Madagascar flat-tailed tortoise hatchling. Photo By Steve Gooch, The Oklahoman
The Oklahoma City Zoo welcomed a Madagascar flat-tailed tortoise hatching last week. Although the baby turtle will not be on display at the zoo, the birth marks a significant step in preserving a critically endangered species.
In the wild, Madagascar flat-tailed tortoises inhabit the closed-canopy, dry forests of Madagascar. They are highly threatened by habitat loss, due to agricultural and highway development, mining, and petroleum exploration.
The turtle birth was part of the Association of Zoos and Aquarium’s Species Survival Plan. For more information, see The Oklahoman.
Busch Gardens Tampa welcomed a pair of mongoose lemur twins earlier this month! The babies were born to mother Rosalita and father Guillermo. The gender of the new babies has not yet been determined. However, around 6-8 months, mongoose lemurs develop distinguishing characteristics based on their sex. Males start to change color and will grow a red “beard.” Females develop a white beard and have a darker face.
In the wild, mongoose lemurs are considered vulnerable of extinction. They inhabit the island of Madagascar, the native habitat of all species of lemurs. But they are unique in that they are one of two species also found outside of Madagascar, specifically on the Comoros Islands, which are located between Madagascar and Africa.
Rosalita and one of her twins.
New arrival: Mongoose lemur baby
Proud parents Rosalita and Guillermo. Did you know that mongoose lemurs make oinking sounds similar to pigs?
The Maryland Zoo in Baltimore welcomed a male baby Coquerel’s sifaka on November 12 and named him Nero. At birth, the baby lemur weighed 94 grams, about the weight of a deck of cards. According to Meredith Wagoner, mammal collection and conservation manager, “Sifaka are born with sparse hair and resemble tiny gremlins, however their white hair soon grows in, and they begin to resemble their parents.”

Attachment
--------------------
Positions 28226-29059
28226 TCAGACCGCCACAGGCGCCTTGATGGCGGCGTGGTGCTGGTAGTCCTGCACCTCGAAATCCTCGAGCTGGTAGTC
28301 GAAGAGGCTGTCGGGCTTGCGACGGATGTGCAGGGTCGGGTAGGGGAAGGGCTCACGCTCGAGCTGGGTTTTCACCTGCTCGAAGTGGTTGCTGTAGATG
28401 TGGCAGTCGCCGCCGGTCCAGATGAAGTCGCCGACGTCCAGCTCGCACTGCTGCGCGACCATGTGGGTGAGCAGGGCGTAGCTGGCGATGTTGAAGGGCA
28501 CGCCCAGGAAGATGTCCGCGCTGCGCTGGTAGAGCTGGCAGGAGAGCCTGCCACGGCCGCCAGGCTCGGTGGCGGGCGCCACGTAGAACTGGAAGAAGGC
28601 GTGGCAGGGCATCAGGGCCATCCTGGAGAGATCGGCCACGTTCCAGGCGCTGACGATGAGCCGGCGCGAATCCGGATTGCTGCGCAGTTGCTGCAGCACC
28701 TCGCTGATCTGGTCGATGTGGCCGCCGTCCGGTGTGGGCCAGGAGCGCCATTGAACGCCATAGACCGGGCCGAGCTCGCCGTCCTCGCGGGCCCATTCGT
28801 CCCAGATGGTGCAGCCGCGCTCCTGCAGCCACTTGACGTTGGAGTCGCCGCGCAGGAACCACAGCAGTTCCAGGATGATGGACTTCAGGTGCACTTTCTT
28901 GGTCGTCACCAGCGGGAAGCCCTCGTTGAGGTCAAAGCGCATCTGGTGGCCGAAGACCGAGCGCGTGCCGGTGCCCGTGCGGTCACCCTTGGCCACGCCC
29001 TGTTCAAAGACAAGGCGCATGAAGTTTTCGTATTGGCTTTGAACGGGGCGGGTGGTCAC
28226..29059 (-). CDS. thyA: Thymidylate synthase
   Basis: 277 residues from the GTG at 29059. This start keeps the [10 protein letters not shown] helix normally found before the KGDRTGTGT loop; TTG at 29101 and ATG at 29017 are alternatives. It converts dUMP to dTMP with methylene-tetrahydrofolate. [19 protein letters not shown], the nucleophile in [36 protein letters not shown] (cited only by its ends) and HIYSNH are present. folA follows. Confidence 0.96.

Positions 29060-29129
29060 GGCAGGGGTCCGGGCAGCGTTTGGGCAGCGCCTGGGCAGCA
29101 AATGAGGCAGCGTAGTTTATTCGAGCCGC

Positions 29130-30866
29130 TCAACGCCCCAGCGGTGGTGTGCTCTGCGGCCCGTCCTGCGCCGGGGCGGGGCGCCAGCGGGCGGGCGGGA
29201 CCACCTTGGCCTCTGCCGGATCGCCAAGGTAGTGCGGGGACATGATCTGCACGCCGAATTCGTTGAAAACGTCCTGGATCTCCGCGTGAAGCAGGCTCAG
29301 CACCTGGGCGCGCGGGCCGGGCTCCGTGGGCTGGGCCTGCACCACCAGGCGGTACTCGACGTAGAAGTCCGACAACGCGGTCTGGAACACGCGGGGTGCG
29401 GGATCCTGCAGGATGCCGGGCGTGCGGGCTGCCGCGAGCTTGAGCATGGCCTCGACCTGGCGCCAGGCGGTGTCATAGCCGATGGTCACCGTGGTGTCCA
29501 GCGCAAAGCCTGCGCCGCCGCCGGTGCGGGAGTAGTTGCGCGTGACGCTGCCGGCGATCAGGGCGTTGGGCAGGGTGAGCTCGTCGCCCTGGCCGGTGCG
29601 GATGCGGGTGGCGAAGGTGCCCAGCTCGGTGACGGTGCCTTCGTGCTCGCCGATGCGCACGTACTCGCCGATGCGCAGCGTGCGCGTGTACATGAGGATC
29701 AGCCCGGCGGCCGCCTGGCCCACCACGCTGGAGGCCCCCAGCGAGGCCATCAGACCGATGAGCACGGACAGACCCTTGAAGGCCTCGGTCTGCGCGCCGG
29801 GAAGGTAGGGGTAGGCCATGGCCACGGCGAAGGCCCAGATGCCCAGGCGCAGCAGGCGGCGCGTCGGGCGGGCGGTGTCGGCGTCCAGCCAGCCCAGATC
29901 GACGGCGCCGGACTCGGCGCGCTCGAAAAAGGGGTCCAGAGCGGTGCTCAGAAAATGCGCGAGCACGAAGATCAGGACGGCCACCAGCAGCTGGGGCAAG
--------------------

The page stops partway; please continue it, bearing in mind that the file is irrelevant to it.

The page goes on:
In the wild, Coquerel’s sifaka inhabit the island of Madagascar. They are endangered as a result of habitat loss from deforestation. Sifaka are different from other lemurs in the way they hop through treetops in an upright posture using only their hind legs. They propel themselves on the ground by side-hopping on their hind legs.
A newly discovered spider in Madagascar builds the longest and largest orb webs in the world. The spider, called Darwin’s bark spider, makes webs that stretch for 25 meters. The webs are built over rivers, stretching from bank to bank. The webs can measure up to 2.8 meters square in area, that’s about 30 square feet!
The webs are made of the toughest biomaterial yet discovered. The web needs to be strong because of its size and the amount of weight it holds. The web can catch 30 or more insects at any given time.
Researchers are trying to discover how the spiders build such large webs.
For more about this amazing discovery, visit BBC News.
You might remember fossas from the film Madagascar, which is also the name of the island they are native to, but today you can see them in Omaha, Nebraska. The Henry Doorly Zoo has just introduced two fossa cubs to visitors.
Fossa are carnivores and they primarily eat lemurs. The are part of the mongoose family and can weigh up to 30 lbs. when fully grown.
For more information, visit Omaha.com, and for a video of the fossas, visit KETV.com.
Madagascar is known for its unique animals, one of which is the carnivorous fossa. The fossa is related to the mongoose and weighs about 20 lbs. Fossas have tails just as long as their bodies, about 2 and a half feet, which help them balance while climbing trees. Despite this relatively small size, the fossa is the largest mammalian carnivore on the island.
The fossa that has recently joined the Denver Zoo comes from the San Diego Zoo. He is four years old and named Dorian.
Read more about Dorian and see additional photos at KDVR.com.